In another text, Kunz (2016) analyses the usage of the terms “highly skilled migrants” and “expatriates”. Even if the definitions for each term are unstable and can include a wider or smaller range of people depending on the usage (see also Fechter, 2007), she notes that these categories often appear as synonymous in the scientific literature. She shows how the two terms oppose a third category of immigrants, from which expatriates and highly skilled migrants distinguish themselves because of social markers such as race, class, nationality, occupation, or profession (see also Lundström, 2014). Kunz thus argues that highly skilled migrants are usually constructed in opposition to both other migrants and local populations as a category associated with specific status, privilege, and power.

Regarding representations of the lifestyles of highly skilled migrants – which in this case is used as a synonym for expatriate – Van Bochove and Engbersen (2013) show that many researchers describe this category of people as true “cosmopolitans” who feel “comfortable in many places” (Kanter, 1995, pp. 22–23) and “for whom openness to new experiences is a vocation” (Hannerz, 1990, p. 243). Yet they also notice that skilled and mobile individuals are often referred to as people who enjoy an “homogeneous lifestyle” in “gated communities” (Castells, 1996, p. 447) and whose social contacts are mostly associated with work (Beaverstock, 2005; Fechter, 2007). In these representations, the authors underline a tension between images of openness and fluidity, captured by the term “cosmopolitan”, and images of closure and friction, captured by the term “expat bubbles”.

Finally, many authors question the legitimacy of skill-selective migration policies, arguing that although such policies are often perceived as less problematic than other selection tools because of their merit-based approach, they nonetheless lead states to discriminate between migrants according to criteria such as race (Tannock, 2011), cultural closeness (Yeung, 2016) and social desirability (Hercog & Sandoz, 2018b; Simon-Kumar, 2015). In addition, opposition between “highly skilled” and “low skilled” migrants raise important issues concerning the value given to different forms of knowledge in a world in which power is unequally distributed across places and social groups (Wagner, 2007). The gendered bias of skill-selective policies and the disadvantages they entail for women have also been highlighted by several researchers (Boucher, 2007; Kofman, 2014; Kofman & Raghuram, 2005).

The “highly skilled migration” label brings together many studies that often have little to do with one another. While some authors analyse the social mechanisms specific to some economically valued professions (e.g. the mobility of medical doctors, IT specialists, or engineers), others focus on the cultural capital of immigrants and the impact of “creative people” on the places they move to (for a review, see Findlay & Cranston, 2015). Many authors also refer to individuals’ social positioning to characterise highly skilled migrants, for instance in research on expatriates (Kunz, 2016), trailing partners (Raghuram, 2004; Ravasi, Salamin, & Davoine, 2015; Willis & Yeoh, 2000), and the emergence of a “transnational capitalist class” or “global elite” (e.g. Sklair, 1998). Definitions based on social capital often involve a racial dimension, which a few authors criticise (Cranston, 2017; Tannock, 2011). The mobility of students is sometimes labelled as highly skilled migration (e.g. Hawthorne, 2008), as well as the experience of academically educated individuals who do not manage to use their skills after migration (see literature on de-skilling, e.g. Guhlich, 2017; Klein, 2016; Riaño, 2003, 2011; Weiss, 2005, 2006). In these last cases, the focus lies on the “potential” of people to be recognised as highly skilled and the analyses underscores the context-dependent nature of both skills and social status.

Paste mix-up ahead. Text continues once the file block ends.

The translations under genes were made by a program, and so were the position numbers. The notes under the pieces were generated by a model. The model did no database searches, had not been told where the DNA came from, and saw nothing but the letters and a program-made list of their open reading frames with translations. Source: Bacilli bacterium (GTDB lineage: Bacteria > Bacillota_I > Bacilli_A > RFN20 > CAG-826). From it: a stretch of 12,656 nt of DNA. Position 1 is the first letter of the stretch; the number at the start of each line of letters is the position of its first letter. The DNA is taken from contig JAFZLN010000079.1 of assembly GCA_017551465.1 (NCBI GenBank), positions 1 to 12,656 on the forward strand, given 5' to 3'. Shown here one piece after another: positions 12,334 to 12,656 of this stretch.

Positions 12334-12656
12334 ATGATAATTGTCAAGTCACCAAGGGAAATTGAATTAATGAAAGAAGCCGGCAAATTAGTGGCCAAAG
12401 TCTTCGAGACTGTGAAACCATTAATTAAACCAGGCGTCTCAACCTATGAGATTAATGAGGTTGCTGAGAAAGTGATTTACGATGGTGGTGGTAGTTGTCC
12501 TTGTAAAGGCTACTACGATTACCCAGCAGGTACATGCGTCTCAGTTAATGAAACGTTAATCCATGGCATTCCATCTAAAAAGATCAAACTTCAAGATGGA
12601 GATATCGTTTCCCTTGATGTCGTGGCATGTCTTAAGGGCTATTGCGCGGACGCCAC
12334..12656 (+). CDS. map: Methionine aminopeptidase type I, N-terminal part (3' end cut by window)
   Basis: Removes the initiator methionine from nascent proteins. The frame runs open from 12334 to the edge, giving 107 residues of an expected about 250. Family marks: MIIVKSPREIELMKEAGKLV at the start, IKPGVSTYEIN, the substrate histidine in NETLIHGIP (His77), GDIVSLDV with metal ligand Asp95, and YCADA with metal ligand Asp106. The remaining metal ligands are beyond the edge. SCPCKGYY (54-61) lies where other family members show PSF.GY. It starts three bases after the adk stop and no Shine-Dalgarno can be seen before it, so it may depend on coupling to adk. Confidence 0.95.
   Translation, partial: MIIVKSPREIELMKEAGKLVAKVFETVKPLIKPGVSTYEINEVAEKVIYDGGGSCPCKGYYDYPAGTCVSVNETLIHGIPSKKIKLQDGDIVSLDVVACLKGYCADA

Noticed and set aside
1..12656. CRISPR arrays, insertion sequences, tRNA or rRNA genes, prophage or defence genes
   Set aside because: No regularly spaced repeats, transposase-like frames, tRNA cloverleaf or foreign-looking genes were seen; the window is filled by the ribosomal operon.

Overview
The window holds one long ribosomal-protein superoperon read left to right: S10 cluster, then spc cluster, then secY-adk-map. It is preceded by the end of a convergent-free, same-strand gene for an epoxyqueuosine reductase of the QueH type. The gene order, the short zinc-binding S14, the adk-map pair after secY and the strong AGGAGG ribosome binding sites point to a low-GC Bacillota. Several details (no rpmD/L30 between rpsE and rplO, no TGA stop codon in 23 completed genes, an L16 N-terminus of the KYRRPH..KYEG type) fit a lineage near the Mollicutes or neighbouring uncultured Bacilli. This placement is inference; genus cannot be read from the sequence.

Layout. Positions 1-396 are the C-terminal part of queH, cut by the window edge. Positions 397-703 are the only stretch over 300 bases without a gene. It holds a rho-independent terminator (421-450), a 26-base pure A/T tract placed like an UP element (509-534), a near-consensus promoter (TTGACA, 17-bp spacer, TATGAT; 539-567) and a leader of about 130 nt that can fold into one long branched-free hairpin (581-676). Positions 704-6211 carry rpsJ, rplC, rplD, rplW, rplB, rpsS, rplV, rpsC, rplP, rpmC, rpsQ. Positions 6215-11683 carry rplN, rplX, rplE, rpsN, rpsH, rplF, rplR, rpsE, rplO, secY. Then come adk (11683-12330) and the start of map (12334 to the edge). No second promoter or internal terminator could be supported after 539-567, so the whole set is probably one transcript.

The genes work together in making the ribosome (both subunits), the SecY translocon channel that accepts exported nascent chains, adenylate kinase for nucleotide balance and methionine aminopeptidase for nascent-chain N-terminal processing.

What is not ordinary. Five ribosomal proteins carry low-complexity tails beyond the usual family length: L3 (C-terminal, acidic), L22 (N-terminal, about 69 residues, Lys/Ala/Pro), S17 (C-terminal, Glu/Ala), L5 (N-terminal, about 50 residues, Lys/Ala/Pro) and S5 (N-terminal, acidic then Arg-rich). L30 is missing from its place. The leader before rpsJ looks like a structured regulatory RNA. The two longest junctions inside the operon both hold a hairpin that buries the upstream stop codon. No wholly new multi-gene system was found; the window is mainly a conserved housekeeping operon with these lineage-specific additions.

In sum, this overview of highly skilled migrants in the scientific literature shows that the construction of this category arises from specific policy changes in many industrialised countries, which led to new definitions of “wanted migrants” who are targeted by various domestic legal regimes. Moreover, the vast literature on brain drain not only associated the mobility of highly skilled individuals with global power inequalities between nations, but also attempted to calculate the economic impact of highly skilled migration for both sending and receiving countries. Finally, this category has been used by researchers to capture a specific constellation of power relations among migrants, with highly skilled migrants often representing the higher end of the range in terms of status, privilege, and power. While some authors refer to a rather fantasised image of “mobile elites”, others use the relationship between skills, migration, and status to investigate the impact of legal structures and social dynamics on individuals’ positioning within local and global spaces. Such studies are particularly interesting because they draw attention to the contextual nature of skills and enable one to grasp the changing relations of power.

1.1.3 How to Evaluate Skills?

If the term “migrant” is problematic in many respects, the notion of “high skills” raises equally important issues regarding the value given to different forms of knowledge, which are themselves connected to issues of the geographical and social distribution of power. While several researchers have denounced the discriminatory nature of policies aimed at highly skilled migrants (Tannock, 2011), others have highlighted the gendered dimension of skills valuation (Jungwirth & Wolffram, 2017; Kofman & Raghuram, 2005).

Borrowing from the OECD, Iredale (2001, p. 8) proposes a definition of “highly skilled workers”, which corresponds to the definition of highly skilled migrants used by many researchers: